Book: Encountering Reality: T.F. Torrance on Truth and Human Understanding by Travis M. Stevick (AMAZON LINK)
Publisher: Fortress Press, emerging scholars series (PUBLISHERS LINK)
Overview: Stevick’s book was an interesting read, which engages Torrance’s epistemological developments with contemporary philosophy and science. This was undoubtably the strength of the book, alongside the clear and careful explanation of Torrance’s thought. Though more a book for the specialized, this is still an insightful critical study of Torrance’s central epistemological claims.
I had a different expectation of what I was about to read before I finished Stevick’s Encountering Truth, and to be honest, as excellent as this book was, it fell outside my realm of interest. Stevick did well in engaging Torrance with contemporary epistemology, and his critical appreciation of Torrance is one I can agree with. His conclusions did put words to some of the reservations I’ve had regarding the effectiveness of some of Torrance’s engagement with science. But all things considered this was a carefully written, scholarly study of Torrance’s thought in dialogue with modern epistemology. If this is an interest of yours, then you will likely find it far more captivating than I did.
Stevick’s stated purpose in writing is to
“unpack and critically explore what has been called the ‘fundamental axiom of Torrance’s theology,’ the conviction that we know something authentically only when we know it according to its own nature, what Torrance describes as knowledge that is ‘kata physin.‘” 1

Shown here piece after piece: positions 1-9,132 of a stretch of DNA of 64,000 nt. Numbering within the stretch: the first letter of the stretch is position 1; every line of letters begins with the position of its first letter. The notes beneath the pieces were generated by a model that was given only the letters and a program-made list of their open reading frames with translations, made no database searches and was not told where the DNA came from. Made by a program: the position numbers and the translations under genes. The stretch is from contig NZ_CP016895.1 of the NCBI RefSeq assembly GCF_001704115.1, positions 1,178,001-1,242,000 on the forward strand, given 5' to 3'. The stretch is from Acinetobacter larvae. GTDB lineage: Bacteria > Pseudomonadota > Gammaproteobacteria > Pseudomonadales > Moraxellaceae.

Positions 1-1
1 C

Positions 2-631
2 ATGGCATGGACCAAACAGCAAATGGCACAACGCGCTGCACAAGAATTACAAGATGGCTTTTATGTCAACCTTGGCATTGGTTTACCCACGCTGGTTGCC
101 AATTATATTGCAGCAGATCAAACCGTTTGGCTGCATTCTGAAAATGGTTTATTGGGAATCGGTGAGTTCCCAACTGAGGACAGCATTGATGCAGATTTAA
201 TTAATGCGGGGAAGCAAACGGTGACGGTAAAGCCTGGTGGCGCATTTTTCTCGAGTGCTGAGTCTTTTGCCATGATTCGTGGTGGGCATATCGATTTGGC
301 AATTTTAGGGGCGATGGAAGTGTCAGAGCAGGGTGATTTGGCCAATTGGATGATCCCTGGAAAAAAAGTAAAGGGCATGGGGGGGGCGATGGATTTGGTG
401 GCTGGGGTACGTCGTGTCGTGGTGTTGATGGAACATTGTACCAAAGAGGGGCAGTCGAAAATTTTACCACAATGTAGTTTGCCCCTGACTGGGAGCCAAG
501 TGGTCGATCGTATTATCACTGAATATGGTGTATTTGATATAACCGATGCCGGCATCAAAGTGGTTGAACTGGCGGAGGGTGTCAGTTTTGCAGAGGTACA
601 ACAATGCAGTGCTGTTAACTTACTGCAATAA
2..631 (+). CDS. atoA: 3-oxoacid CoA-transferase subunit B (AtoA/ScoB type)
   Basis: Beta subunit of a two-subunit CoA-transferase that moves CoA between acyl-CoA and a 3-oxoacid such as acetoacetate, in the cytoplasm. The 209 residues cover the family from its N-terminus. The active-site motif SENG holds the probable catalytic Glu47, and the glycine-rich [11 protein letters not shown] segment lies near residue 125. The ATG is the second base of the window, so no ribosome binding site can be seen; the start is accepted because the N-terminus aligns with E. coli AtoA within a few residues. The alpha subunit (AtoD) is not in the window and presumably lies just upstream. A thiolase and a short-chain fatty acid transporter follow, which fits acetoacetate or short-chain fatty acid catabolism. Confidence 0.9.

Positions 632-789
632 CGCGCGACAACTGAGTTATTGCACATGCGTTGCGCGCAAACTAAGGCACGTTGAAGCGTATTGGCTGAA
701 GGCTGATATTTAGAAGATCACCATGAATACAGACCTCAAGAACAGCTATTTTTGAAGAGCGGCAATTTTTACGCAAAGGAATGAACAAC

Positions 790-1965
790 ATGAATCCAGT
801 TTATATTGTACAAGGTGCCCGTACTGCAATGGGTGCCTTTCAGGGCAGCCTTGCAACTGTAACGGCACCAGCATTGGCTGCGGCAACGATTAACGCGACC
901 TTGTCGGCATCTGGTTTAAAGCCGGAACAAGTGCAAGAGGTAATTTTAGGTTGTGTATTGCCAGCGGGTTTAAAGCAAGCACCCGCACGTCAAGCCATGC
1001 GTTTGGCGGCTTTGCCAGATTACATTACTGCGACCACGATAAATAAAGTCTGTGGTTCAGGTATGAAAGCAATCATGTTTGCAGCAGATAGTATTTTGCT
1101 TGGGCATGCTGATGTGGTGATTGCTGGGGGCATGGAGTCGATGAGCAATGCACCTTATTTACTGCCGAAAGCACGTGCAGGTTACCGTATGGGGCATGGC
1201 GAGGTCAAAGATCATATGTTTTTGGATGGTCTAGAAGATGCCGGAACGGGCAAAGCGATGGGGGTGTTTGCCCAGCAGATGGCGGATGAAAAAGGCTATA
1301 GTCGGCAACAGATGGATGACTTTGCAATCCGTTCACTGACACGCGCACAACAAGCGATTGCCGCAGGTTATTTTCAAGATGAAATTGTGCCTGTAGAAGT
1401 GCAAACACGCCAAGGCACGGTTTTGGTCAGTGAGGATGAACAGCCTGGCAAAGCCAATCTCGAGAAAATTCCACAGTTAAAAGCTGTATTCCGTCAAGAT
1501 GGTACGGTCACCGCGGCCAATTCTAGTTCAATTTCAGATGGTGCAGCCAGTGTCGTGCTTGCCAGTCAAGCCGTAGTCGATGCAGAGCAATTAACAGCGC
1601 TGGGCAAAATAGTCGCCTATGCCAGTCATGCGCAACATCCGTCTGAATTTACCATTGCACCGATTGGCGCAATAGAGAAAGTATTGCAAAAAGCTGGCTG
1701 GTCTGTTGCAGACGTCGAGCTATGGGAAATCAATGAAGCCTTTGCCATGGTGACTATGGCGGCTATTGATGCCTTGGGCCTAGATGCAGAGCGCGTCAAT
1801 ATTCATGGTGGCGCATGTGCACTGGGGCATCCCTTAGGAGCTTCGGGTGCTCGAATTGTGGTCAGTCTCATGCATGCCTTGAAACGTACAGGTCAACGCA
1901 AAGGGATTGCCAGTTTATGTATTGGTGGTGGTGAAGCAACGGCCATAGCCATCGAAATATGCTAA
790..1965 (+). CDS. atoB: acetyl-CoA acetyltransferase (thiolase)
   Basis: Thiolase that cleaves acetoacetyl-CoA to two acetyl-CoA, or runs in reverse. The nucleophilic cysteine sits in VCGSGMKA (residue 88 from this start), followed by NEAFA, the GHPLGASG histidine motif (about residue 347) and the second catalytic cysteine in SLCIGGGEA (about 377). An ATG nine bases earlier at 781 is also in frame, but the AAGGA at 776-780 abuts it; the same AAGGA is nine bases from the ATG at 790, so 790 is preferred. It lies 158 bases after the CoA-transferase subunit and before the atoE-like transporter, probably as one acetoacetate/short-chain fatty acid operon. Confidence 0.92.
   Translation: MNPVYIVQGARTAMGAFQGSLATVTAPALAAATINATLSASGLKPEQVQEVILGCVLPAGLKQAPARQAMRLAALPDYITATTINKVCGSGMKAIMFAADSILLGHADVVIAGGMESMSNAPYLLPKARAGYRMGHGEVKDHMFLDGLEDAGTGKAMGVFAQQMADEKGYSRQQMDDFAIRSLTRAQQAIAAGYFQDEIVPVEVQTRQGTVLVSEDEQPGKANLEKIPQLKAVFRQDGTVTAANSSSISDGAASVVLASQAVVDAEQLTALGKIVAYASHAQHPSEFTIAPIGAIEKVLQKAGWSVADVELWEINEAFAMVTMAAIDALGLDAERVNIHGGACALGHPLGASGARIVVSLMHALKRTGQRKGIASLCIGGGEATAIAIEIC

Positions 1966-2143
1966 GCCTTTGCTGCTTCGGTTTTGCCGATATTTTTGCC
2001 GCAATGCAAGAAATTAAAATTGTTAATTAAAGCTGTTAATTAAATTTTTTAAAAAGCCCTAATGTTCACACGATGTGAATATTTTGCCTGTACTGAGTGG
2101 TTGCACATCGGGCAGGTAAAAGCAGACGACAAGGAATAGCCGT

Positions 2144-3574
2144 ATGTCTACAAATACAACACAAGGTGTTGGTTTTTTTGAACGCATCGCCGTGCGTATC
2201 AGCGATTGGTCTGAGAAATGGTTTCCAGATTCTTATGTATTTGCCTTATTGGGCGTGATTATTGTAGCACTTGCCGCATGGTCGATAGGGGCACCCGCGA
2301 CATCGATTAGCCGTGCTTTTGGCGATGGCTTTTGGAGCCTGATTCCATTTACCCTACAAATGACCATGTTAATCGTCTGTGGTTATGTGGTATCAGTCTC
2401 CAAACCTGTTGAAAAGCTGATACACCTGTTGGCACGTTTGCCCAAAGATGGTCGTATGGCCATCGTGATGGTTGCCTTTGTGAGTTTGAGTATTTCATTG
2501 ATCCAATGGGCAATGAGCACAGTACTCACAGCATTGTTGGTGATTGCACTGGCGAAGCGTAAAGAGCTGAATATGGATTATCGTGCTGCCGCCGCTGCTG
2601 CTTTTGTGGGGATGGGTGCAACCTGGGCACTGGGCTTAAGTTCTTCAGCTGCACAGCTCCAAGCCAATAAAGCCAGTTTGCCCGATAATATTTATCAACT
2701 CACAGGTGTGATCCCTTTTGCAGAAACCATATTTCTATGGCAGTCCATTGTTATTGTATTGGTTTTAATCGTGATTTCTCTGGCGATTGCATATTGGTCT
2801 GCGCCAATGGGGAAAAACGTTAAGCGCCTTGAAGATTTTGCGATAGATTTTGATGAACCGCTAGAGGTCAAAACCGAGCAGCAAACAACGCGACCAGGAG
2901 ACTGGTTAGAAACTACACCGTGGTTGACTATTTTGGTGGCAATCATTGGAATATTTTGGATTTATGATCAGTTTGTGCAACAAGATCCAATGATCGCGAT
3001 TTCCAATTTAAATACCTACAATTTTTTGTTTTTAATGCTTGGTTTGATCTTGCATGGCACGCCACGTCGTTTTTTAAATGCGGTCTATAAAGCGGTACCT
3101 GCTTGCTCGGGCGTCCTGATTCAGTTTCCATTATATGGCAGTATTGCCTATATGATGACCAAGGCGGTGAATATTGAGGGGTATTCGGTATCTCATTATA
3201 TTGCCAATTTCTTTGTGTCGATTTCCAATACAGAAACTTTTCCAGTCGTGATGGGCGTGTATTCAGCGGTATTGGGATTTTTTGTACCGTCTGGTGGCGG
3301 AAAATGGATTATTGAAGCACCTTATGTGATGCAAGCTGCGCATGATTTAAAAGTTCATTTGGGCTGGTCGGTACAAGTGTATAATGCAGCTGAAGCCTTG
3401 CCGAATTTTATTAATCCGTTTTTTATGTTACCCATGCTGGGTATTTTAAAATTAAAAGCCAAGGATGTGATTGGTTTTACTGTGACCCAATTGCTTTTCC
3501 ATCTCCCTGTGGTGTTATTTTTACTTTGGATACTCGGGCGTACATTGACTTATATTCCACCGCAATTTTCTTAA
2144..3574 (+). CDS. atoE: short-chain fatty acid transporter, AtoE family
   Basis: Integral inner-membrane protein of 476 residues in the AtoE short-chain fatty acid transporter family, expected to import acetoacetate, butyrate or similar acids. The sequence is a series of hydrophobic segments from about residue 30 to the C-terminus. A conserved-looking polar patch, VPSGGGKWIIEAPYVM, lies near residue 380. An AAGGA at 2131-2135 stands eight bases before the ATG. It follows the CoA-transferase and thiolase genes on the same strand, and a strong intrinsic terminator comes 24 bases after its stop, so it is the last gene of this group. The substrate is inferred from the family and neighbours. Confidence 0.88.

On this level Stevick has certainly succeeded. He unpacks exceptionally well that central axiom, which is so important to Torrance, that what we know must be known in accordance with itself. In a summary of this idea, Torrance writes,
“In any rigorous scientific inquiry you pursue your research in any field in such a way that you seek to let the nature of the field or the nature of the object, as it progressively becomes disclosed through interrogation, control how you know it, how you think about it, how you formulate your knowledge of it, and how you verify that knowledge.” 2
Torrance learns this axiom from Athanasius, who Torrance considers one of the chief influences of his own thought, but also he acknowledges a debt to Kierkegaard and Anselm. Stevick’s unpacking of this notion and its implications is excellent, and on this level the book was a pleasure to read. I especially enjoyed in the first chapter how he connected this axiom with Torrance’s rejection of dualistic thinking.
There is no fault I could credit to Stevick’s book, since most of the individuals he brings Torrance into dialogue with I’ve only barely heard of before. On this level I have nothing to comment in terms of a review. On the aspect of Stevick’s careful explanation of Torrance’s epistemology, from his central axiom, to his rejection of dualism, and his stratification theory of knowledge, I think this is an excellent study. For anyone interested in the ins and outs of Torrance’s epistemological conclusions, this would be a great book to pick up.
My thanks to Fortress Press for a digital copy of this book for review. I was under no obligation to offer a positive review, and have presented my honest reflection on this work.
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